In our previous blogs we have looked at how to get started exercising with arthritis, what type of exercise based on the grade of severity of your condition (grade 1 -4, 4 being the most severe) and now, we are focusing on essential exercise for the hip and knee. The hip and knee joint are the most common areas for OA to strike, simultaneously, they are also the best to rehabilitate. Your daily exercise for these joint can be both planned and incidental. It is however, important to know your limits. Discomfort is to be expected with exercise (it means you’re doing it right), but severe pain in the focal point of the joint isn’t.
Incidental exercise is simple. If you drive to work/home, park an extra block away and walk the distance, take the stairs not the lift. All the little bits add up and at the end of the month, equates to a huge amount.
Planned exercise can be any of the following three:
strength and resistance training e.g. weights at gym, squats, heel raises range of motion exercises e.g. flexing/extending, rotating the joint externally/internally aerobic or endurance exercises walking, swimming, cycling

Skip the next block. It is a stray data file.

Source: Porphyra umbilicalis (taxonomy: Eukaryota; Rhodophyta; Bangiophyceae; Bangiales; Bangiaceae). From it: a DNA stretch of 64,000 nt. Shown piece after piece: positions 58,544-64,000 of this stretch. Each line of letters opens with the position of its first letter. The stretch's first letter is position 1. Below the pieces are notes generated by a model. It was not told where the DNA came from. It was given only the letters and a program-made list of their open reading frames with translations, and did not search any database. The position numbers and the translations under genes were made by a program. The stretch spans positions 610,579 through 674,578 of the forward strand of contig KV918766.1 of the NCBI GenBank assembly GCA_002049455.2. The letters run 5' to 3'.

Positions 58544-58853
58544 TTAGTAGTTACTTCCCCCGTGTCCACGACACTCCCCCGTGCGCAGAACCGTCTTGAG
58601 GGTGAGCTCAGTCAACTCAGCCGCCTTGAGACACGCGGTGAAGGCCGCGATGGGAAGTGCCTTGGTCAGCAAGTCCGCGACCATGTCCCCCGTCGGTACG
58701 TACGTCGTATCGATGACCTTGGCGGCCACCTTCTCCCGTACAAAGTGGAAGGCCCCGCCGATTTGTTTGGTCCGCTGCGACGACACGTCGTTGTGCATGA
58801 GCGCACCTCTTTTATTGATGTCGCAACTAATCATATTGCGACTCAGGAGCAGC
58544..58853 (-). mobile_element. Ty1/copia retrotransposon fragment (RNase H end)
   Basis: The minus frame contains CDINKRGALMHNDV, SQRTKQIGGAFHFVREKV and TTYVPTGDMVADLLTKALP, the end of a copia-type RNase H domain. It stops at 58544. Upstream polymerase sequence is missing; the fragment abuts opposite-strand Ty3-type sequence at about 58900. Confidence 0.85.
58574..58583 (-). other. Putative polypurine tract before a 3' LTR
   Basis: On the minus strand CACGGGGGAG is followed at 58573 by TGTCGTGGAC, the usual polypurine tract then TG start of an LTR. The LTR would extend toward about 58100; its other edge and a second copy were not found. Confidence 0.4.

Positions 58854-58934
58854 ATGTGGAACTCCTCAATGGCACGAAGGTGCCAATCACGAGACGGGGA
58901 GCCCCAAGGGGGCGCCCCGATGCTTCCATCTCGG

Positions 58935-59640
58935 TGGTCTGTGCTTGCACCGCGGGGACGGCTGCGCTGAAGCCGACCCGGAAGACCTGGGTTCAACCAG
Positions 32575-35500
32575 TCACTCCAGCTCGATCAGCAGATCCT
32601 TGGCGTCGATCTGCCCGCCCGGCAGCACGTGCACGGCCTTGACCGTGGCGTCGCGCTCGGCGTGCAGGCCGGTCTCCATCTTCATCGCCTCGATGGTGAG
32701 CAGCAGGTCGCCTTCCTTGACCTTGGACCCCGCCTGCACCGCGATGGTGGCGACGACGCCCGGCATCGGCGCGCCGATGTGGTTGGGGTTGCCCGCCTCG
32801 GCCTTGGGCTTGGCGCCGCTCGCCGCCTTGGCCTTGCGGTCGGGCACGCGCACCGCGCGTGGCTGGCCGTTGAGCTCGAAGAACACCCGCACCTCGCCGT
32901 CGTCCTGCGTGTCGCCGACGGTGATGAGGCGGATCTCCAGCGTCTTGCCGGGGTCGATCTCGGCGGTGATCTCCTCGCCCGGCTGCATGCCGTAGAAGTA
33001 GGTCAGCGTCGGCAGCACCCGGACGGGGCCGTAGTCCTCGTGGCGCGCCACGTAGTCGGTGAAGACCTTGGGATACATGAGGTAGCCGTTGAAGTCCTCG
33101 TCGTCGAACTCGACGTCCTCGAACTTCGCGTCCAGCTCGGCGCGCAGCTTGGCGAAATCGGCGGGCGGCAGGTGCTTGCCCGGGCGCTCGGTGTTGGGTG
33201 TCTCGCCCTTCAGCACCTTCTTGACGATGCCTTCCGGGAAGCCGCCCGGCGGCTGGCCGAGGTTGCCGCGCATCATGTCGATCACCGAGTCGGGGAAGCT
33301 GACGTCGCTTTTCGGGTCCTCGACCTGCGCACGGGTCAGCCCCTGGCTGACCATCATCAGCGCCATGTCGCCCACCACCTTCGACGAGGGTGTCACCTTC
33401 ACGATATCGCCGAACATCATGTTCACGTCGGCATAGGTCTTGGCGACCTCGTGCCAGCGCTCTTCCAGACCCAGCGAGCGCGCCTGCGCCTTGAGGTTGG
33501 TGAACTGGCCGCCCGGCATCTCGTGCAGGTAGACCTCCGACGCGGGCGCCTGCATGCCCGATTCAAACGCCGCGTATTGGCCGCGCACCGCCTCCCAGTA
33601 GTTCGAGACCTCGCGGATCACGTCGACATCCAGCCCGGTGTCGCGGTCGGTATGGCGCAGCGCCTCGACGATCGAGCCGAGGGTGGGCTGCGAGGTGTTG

It is important to be aware of your grade of arthritis (mild to severe). The more severe your arthritis, the less force you put through the joint.
Interestingly in a study comparing walking vs quadriceps strengthening both improved pain but none were superior with regards to results. Another key point that one study highlighted was the importance of exercise adherence, They found this can be enhanced by the use of supervised exercise sessions.
Few studies have evaluated the effects of exercise on structural disease progression and there is currently no evidence to show that exercise can be disease modifying, so don’t expect to be cured. Exercise does however play an important role in managing symptoms in those with hip and knee OA.